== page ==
Terminally ill minor given assisted death in Belgium
In this Feb. 7, 2014 file photo, Belgian doctor Marc Van Hoey, a general practitioner who is president of the Right to Die Association in the region of Flanders, speaks with the Associated Press at his practice in Antwerp, Belgium. (AP Photo / Yves Logghe, file)
Thomas Adamson, The Associated Press
Published Saturday, September 17, 2016 4:53PM EDT
PARIS -- A terminally ill minor has been helped to die in Belgium for the first time since the country did away with age restrictions on euthanasia two years ago, according to the senator who wrote the law.
Liberal Senator Jean-Jacques De Gucht confirmed the death of the sick juvenile to The Associated Press Saturday.
He said the minor was from Belgium's Flemish region, but declined to provide any further details about the patient to protect the privacy of the grieving family.
Belgium is the only country that allows minors of any age assistance in dying, De Gucht said. In Holland, the lower age limit for euthanasia is 12 years.
"It's terrible when a youngster suffers, but it gives me some comfort to know that now there is a choice out there for children in the final terminal stages," De Gucht said. "It's important that society doesn't neglect people in such pain."
The Belgian law has very strict rules for the euthanasia to be approved. It requires the minor to be in the final stages of a terminal illness, to understand the difference between life and death rationally and to have asked to end his or her life on repeated occasions. It also requires parental consent and finally the approval of two doctors, including a psychiatrist.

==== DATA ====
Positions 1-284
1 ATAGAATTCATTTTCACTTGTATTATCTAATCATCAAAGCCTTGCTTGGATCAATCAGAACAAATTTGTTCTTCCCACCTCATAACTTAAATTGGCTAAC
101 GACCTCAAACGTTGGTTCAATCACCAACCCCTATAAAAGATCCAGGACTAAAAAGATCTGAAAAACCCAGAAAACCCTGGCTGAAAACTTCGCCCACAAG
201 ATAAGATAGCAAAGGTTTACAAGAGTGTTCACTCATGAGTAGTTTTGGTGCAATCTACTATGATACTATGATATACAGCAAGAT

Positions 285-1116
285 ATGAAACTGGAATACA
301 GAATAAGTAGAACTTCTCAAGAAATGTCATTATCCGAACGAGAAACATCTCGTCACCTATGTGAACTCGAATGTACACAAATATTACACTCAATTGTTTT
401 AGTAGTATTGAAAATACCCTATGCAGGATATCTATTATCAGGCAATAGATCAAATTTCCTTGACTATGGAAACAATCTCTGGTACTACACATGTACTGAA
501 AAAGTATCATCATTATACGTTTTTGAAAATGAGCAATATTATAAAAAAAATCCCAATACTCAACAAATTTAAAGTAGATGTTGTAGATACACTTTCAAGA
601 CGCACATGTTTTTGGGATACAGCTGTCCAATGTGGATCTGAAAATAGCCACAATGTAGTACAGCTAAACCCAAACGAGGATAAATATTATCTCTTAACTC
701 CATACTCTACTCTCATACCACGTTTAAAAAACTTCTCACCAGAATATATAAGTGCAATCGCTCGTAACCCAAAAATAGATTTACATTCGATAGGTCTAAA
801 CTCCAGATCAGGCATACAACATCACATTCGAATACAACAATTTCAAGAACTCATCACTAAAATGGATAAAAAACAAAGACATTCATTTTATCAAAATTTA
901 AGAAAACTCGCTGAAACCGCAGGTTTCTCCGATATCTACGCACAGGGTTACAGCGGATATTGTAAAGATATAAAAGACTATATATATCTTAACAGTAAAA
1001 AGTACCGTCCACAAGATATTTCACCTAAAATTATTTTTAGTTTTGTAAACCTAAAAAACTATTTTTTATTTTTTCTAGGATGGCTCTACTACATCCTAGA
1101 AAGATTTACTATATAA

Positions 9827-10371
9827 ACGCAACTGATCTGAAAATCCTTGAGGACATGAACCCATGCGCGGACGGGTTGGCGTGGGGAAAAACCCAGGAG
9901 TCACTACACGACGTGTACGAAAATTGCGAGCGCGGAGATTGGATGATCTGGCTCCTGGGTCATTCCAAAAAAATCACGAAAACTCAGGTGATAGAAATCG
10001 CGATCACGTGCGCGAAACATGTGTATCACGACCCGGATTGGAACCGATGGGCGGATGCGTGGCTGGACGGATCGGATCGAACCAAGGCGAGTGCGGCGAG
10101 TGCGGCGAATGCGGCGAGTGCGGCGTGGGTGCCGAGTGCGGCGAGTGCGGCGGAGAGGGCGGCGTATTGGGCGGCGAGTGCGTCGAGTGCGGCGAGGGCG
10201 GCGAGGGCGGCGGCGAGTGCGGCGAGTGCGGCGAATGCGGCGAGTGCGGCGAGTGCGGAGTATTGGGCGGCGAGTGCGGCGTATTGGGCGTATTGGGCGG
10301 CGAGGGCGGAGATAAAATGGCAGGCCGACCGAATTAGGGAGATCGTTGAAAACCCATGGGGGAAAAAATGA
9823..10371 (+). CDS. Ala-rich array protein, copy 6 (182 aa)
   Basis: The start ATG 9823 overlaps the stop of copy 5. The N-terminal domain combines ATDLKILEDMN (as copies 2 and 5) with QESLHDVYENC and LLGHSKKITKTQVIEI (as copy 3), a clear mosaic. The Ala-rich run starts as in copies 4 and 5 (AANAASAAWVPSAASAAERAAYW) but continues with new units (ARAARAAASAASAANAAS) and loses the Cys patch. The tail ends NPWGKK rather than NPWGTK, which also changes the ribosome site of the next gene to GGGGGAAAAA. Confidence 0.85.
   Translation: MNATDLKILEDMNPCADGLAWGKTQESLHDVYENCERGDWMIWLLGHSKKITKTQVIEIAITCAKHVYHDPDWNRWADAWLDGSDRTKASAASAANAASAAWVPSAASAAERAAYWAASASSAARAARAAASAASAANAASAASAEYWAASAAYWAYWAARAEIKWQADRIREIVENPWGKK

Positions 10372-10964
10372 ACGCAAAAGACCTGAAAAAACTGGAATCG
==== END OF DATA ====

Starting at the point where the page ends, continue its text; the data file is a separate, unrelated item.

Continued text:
The law -- one of the most far-reaching in the Western world -- had wide public support when it was introduced in 2014, but was opposed by some pediatricians and the country's Roman Catholic clergy.
Catholic teaching forbids euthanasia and the president of the Italian bishops conference on Saturday described the news of the euthanasia of a child as painful and worrisome.
"It pains us as Christians but it also pains us as persons," Genoa Cardinal Angelo Bagnasco told Italian news agency ANSA.
As House of Representative members in Belgium cast their ballots in 2014 and an electronic tally board lit up with enough green lights to indicate the measure would carry, a lone protester in the chamber shouted "assassins!"
Socialist Hans Bonte at the time said no member of the House hoped the law would ever be used. But he said all Belgians, including minors, deserved the right to "bid farewell to life in humane circumstances" without having to fear they were breaking the law.
Some have questioned whether children should be allowed to make the choice between life and death. In 2014, a group of doctors -- including pediatricians -- signed a group letter to voice opposition to the measure.
"A lot of people -- in whatever profession -- still have a problem coping with the idea that people can choose when they end their own life," De Gucht said.
Frances D'Emilio in Rome contributed to this report.